If the Sachin Tendulkar-Shane Warne Cricket All-stars series last year was the trial run and the 2016 Caribbean Premier League in July the precursor, this here is the real deal. Two-time World Twenty20 champions West Indies take on the Indians, the most popular stars in world cricket and 2007 World T20 winners, for the first time in the land of Miami Heat at Central Broward Regional Park, Lauderhill, Florida.
Two T20 Internationals: The first on Saturday (August 27) and the second on the day after. The Indian cricket team may not be as well known as the Heat in this part of the world, but their sheer presence has sent waves of anticipation and excitement across the Indian diaspora from New Jersey to California.
Apart from minor changes in the International Cricket Council rankings table, these games lack context. Nevertheless, hotels and flights costing in the thousands have been booked; match tickets priced upwards of US$ 250 were sold out within the first few hours.
Although the ICC and the Board of Control for Cricket in India have said that this series will help expand the game in America, in the broader scheme of things, this is most likely a commercial enterprise – tapping into a new market, which could lead to good money for everyone. The TV rights alone have been sold for US$ 5.2 million to Star Sports and the start times have been adjusted to 10am local time to cater to the prime time Indian TV audience.
Central Broward Regional Park is by no means Sydney Cricket Ground or Kensington Oval, but it is an adequate ground with decent facilities with lots of room for improvement. There is no proper media box and if you are on the wrong side of the stands, the scorching Florida sun can give you a nice tan. Especially for those who decide to sit in the bleachers, they will really feel the heat over the weekend.
The New Zealand v Sri Lanka two-match T20I series held here in 2010 was the first international series played in the USA and that was a failure. The quality of the pitches was poor, only around 3000 people attended the games, and the vibe was just not there. However, two years later, when West Indies took on New Zealand, the matches were a huge hit with the presence of stars like Chris Gayle, Darren Sammy and Kieron Pollard attracting fans. The stadium was filled to capacity on both days and people actually scrambled for tickets. The lacklustre pitches had also improved and there was no lack of entertainment from the West Indians, who won both games by big margins.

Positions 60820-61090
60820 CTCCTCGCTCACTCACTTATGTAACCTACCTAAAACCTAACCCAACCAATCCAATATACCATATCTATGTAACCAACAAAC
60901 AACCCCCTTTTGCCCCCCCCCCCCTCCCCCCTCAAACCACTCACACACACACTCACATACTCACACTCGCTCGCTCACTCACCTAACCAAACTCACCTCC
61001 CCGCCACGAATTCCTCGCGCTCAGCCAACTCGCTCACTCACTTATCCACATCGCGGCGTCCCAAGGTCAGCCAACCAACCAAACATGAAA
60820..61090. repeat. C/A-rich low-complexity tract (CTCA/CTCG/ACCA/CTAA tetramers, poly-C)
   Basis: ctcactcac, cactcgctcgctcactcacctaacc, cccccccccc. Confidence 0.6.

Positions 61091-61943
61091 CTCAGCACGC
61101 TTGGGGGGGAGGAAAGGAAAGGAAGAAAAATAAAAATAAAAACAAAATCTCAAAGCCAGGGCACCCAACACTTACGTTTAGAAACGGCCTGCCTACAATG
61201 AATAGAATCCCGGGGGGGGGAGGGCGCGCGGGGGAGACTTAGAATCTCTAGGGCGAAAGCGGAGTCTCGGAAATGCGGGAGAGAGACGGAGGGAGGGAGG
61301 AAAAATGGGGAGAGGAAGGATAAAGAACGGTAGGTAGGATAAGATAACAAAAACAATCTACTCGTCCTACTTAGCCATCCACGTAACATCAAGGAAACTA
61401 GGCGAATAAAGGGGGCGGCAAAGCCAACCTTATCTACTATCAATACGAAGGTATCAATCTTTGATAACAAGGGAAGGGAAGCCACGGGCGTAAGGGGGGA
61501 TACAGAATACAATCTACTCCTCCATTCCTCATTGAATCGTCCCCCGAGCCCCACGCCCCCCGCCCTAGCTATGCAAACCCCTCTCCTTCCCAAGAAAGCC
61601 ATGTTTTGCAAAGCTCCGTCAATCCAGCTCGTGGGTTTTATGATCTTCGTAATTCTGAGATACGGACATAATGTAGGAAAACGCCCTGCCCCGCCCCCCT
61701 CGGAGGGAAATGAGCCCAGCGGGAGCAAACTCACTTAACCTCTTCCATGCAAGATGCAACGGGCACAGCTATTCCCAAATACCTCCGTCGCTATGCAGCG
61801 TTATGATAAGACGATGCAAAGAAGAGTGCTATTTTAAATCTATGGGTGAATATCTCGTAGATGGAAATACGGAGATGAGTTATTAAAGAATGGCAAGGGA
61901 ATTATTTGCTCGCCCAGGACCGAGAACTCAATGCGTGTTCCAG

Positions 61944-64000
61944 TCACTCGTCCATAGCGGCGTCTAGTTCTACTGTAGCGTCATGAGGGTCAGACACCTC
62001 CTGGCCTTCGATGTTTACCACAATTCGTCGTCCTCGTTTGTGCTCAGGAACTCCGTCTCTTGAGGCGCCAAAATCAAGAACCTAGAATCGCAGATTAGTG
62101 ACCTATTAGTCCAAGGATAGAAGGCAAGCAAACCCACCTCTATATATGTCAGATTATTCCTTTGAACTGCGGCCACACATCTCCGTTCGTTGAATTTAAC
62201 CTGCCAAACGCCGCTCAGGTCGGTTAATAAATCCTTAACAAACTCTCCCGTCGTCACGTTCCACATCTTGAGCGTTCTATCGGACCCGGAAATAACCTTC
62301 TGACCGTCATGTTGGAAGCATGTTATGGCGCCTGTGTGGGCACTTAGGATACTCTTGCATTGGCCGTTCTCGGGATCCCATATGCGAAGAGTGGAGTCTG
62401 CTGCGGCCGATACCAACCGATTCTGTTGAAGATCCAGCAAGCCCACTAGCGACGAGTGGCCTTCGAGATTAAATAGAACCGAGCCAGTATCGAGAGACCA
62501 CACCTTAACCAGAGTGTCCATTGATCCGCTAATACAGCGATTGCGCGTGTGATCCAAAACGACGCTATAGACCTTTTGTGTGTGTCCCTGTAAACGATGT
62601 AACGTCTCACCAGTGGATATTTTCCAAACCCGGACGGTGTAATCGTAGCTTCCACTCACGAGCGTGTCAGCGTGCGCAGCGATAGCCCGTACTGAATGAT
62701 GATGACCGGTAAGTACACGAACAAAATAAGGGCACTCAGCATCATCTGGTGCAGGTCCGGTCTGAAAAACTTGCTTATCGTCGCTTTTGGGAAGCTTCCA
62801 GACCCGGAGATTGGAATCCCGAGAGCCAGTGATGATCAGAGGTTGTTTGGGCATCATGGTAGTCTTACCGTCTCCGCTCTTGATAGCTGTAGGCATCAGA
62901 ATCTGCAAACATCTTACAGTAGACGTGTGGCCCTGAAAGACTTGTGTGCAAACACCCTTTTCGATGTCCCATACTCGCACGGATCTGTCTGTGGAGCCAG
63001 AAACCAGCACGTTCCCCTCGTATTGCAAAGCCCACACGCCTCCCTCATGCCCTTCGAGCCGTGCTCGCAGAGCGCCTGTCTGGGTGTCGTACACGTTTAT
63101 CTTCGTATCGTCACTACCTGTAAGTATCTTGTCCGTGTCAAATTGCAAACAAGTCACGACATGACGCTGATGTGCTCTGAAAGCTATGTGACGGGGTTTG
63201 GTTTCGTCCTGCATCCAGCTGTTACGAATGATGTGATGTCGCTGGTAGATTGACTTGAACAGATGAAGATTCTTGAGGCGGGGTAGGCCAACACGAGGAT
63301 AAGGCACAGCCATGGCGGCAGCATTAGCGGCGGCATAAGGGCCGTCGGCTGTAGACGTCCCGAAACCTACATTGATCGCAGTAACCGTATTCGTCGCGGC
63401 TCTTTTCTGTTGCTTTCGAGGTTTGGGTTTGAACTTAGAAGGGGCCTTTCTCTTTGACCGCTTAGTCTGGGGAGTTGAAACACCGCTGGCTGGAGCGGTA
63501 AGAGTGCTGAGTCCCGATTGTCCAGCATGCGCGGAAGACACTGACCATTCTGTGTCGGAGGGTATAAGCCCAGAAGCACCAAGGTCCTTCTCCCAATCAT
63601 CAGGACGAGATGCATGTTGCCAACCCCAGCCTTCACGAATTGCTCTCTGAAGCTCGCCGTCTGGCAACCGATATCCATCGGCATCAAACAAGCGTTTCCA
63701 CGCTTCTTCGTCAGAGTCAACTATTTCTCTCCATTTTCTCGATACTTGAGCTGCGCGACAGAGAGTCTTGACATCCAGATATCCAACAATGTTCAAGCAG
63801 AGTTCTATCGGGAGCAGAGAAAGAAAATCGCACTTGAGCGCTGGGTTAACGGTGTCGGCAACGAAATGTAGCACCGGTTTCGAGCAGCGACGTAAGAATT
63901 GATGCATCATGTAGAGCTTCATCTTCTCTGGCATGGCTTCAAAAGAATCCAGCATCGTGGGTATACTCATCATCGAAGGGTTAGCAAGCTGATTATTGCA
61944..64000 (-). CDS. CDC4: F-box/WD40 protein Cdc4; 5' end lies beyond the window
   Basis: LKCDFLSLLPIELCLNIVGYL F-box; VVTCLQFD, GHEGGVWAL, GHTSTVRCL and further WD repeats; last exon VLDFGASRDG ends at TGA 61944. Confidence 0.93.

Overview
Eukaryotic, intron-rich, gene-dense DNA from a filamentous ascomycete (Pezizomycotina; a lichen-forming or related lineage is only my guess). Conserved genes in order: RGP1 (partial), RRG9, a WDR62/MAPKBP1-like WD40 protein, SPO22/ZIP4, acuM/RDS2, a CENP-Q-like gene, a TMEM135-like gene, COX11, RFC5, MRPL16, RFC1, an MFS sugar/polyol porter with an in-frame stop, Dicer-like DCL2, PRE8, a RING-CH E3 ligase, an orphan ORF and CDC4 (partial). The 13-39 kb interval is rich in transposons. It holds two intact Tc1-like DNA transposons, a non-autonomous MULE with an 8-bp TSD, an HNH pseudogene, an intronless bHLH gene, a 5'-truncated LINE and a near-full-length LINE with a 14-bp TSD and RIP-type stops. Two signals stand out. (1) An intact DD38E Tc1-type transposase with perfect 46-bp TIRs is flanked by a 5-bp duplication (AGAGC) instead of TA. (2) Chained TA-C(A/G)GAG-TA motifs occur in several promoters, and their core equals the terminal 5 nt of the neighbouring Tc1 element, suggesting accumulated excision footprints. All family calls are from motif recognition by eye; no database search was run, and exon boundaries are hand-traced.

This series, too, promises to provide some good entertainment as suggested by members of both the teams in the countdown to the weekend. India have flown in MS Dhoni, their superstar limited-overs captain, while much of the team that toured West Indies for the Test series has been retained. Jasprit Bumrah is the only other player drafted in specifically for this series.
The Indians will be a confident unit, having beaten West Indies in the Test series, and would want to avenge their semifinal defeat earlier this year at home in the World T20. Virat Kohli has been amongst the runs, R Ashwin is maturing into a fine allrounder, and the Indian pace bowlers have given the West Indians a lot of trouble.
West Indies, on the other hand, are the best T20 side in the world, but have sacked Sammy from the captaincy and have handed the leadership to Carlos Brathwaite, the man who sealed the deal for them in the World T20 2016 final when he launched Ben Stokes for four successive sixes at Eden Gardens.
Although the ICC and the BCCI have said that this series will help expand the game in America, in the broader scheme of things, this is most likely a commercial enterprise – tapping into a new market, which could lead to good money for everyone. The TV rights alone have been sold for US$ 5.2 million to Star Sports and the start times have been adjusted to 10am local time to cater to the prime time Indian TV audience.
The nucleus of the World T20-winning team remains in place, but, apart from Brathwaite, Jason Holder and Marlon Samuels, the other members of the squad have not played any major cricket since the CPL that concluded early August. Those three were in the side that lost 2-0 in the four-Test series against India recently. However, West Indies should feel optimistic since they have the men who have already played in this venue and have done excellently in most parts of the world in the format. In addition, the boundaries are rather short here, and that alone should give them a huge boost.
The crowd will be overwhelmingly Indian, but watch out for the Guyanese and Jamaican expatriates, who are likely to come in numbers as well.
On the weather front, there is some threat of scattered thundershowers over the weekend and there is a tropical disturbance brewing in the Atlantic. For the sake of the paying public, let’s hope those just stay away.
All of that, however, will hopefully become secondary come Saturday and Sunday. The music will be blaring, the drinks will be flowing, the cricket ball will be flying all over Central Broward Regional Park and the stage would have been set at one of America’s greatest party cities for what would be just the start of what one feels could continue for years to come.
India: MS Dhoni (capt,wk), R Ashwin, Stuart Binny, Jasprit Bumrah, Shikhar Dhawan, Ravindra Jadeja, Virat Kohli, Bhuvneshwar Kumar, Amit Mishra, Mohammed Shami, Ajinkya Rahane, KL Rahul, Rohit Sharma, Umesh Yadav.
West Indies: Carlos Brathwaite (capt), Samuel Badree, Dwayne Bravo, Johnson Charles (wk), Andre Fletcher, Chris Gayle, Jason Holder, Evin Lewis, Sunil Narine, Kieron Pollard, Andre Russell, Marlon Samuels, Lendl Simmons.